House music needs little introduction. Pioneered in the late 1970s in Chicago and New York, house music arose from the ashes of disco, designed with the ultimate purpose of making people dance.
Pioneering house DJs span records and re-edited tape reels to emphasise the ‘dancier’ elements of popular music. At clubs such as Larry Levan’s Paradise Garage in New York and Chicago’s The Warehouse (where the term “house music” is said to have originated), house music thrived primarily amongst the black and LGBTQ+ communities. Back then, clubbing offered a reprieve from the difficulties those communities faced in everyday life – as it still does today.
Over forty years later, house music plays across the globe. Few genres have had such a lasting impact, on such an enormous scale. So how did house music reach Japan, and what have Japanese house musicians brought to the genre as a whole?
House music was likely popularised in Japan by Ko Kimura, one of the first DJs to play it in the country. He was also the first to release a CD mix in Japan – a format that enabled house DJs to create narratives by mixing tracks together in unique and innovative ways.
Kimura began producing in 1995, releasing music on John Digweed’s highly influential Bedrock Records. In 1997, he founded FUTIC Recordings, home to many of Japan’s greatest house music releases.
During house music’s insurgence in the US, club culture as we know it today was non-existent in Japan. But, as clubs were introduced to Japan in the 1980s, so was house music introduced to Japanese society. According to Satoshi Tomiie (another pioneer of Japanese house and friend of Kimura’s), Kimura span house music during his weekly residency at a club called Tolos. It was there that many Japanese people heard house music for the first time.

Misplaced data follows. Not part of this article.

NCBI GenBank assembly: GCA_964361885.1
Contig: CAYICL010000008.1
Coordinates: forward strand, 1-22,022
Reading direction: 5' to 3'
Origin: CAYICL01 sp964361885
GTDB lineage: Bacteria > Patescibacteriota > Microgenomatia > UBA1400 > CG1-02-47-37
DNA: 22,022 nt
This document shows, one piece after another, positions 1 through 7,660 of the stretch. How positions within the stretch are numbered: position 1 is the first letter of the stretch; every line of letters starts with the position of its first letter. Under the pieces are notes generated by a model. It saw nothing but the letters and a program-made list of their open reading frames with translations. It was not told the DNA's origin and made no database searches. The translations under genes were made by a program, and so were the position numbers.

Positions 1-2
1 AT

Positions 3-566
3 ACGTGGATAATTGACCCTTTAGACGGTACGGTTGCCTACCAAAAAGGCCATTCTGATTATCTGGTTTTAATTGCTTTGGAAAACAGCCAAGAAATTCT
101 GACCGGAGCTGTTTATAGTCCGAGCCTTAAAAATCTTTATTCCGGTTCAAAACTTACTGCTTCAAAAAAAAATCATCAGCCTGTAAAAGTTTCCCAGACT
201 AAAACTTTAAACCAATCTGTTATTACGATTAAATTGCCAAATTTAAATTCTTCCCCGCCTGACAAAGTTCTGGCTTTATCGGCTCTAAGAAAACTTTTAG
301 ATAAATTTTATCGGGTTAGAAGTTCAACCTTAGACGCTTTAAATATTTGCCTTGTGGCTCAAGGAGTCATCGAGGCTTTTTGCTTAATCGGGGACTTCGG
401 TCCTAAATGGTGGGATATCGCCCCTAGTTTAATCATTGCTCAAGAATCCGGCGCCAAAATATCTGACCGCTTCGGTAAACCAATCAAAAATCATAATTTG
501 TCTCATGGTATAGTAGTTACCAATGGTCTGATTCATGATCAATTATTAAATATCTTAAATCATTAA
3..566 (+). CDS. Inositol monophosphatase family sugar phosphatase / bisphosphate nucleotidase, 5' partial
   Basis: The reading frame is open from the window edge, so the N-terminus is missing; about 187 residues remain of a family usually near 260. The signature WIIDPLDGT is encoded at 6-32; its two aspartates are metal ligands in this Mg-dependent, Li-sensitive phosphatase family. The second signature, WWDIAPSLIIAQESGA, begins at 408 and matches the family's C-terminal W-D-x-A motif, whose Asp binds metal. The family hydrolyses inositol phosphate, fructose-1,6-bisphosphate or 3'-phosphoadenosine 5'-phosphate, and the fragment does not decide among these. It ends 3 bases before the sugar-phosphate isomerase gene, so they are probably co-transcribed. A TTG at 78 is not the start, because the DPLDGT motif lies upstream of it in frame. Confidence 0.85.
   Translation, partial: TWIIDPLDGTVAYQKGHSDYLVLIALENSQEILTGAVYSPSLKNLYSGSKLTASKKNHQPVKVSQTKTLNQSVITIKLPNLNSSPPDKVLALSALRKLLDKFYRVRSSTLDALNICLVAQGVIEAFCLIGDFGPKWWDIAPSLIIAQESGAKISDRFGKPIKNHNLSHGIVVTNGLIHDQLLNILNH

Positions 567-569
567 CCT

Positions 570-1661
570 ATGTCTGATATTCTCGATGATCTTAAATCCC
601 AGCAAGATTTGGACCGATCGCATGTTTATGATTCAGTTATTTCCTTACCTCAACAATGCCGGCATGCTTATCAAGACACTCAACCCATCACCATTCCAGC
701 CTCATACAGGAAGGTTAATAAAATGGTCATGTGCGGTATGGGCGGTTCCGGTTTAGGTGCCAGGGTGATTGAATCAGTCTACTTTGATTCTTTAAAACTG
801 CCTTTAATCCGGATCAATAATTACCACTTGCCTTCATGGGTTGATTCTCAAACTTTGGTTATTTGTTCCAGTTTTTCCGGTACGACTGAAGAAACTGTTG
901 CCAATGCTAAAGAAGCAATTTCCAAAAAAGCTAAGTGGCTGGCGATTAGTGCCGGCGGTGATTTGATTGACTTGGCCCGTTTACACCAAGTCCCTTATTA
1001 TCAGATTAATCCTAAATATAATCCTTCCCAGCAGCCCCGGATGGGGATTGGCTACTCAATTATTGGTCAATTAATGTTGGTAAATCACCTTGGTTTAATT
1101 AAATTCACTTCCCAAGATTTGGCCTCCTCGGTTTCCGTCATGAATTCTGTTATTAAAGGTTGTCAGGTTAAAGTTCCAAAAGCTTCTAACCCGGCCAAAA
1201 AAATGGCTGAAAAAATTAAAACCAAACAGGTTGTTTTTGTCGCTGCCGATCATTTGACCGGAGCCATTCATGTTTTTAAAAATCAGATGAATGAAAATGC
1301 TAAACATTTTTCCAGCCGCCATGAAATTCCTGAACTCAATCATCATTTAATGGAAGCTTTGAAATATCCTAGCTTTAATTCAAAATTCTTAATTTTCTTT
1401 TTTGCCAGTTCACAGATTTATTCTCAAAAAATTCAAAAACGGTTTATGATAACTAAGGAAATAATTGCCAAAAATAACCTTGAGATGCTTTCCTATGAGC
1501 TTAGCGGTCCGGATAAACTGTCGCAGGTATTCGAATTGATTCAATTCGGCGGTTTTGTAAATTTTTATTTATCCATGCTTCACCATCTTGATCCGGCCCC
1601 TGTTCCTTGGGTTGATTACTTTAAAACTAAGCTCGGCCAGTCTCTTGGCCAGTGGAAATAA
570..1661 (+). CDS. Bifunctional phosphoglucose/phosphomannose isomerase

Combining Japanese technological proficiency (Japanese company Roland’s TR-808 and TR-909 drum machines are inextricably linked to the production of vast swathes of electronic music) with young, trendy creatives’ newfound access to house music, the 1990s spawned countless imaginative and innovative Japanese house releases.
Satoshi Tomiie himself has had a huge influence on house music, not just in Japan but on a global scale. He co-produced the seminal track “Tears”in 1989 alongside the legendary Frankie Knuckles, one of the founders of house music and resident DJ at Paradise Garage. Once a touring member of Yellow Magic Orchestra, Tomiie has been producing and DJing house music since the late 1980s.
In 2001, Tomiie co-founded SAW Records (alongside Hector Romero), a label that continues to release raw house cuts reminiscent of and influenced by the iconic Chicago, New York and Detroit sounds. To this day, Tomiie is undeniably one of Japan’s most famous house music exports.
DJ Nori also deserves mention as one of the godfathers of Japanese house. Holding a residency at Paradise Garage, Nori, like Ko Kimura, brought the sounds of Chicago and New York back to Japan.
It’s also difficult to talk about Japanese house music without mention of Soichi Terada, who released some of the first popular house albums in Japan. He founded Far East Recording, a label responsible for introducing Japanese house music to much of the rest of the world. Shinichiro Yokota, Terada’s friend and labelmate, has also seen numerous releases on the label. Together, Yokota and Terada epitomise the deep, groovy sound of Japanese house – two of the most talented and revered house music artists in the contemporary global scene.
House music has been popular for over four decades, yet it – and the Japanese scene – continues to evolve. Shown by the likes of DJ Masda and So Inagawa’s impeccable Cabaret Recordings imprint, the technicality and groove of Japanese house music still innovate and excite. And, all the while, it’s never lost sight of its ultimate goal – to make people dance.
Check out our Japanese House playlist!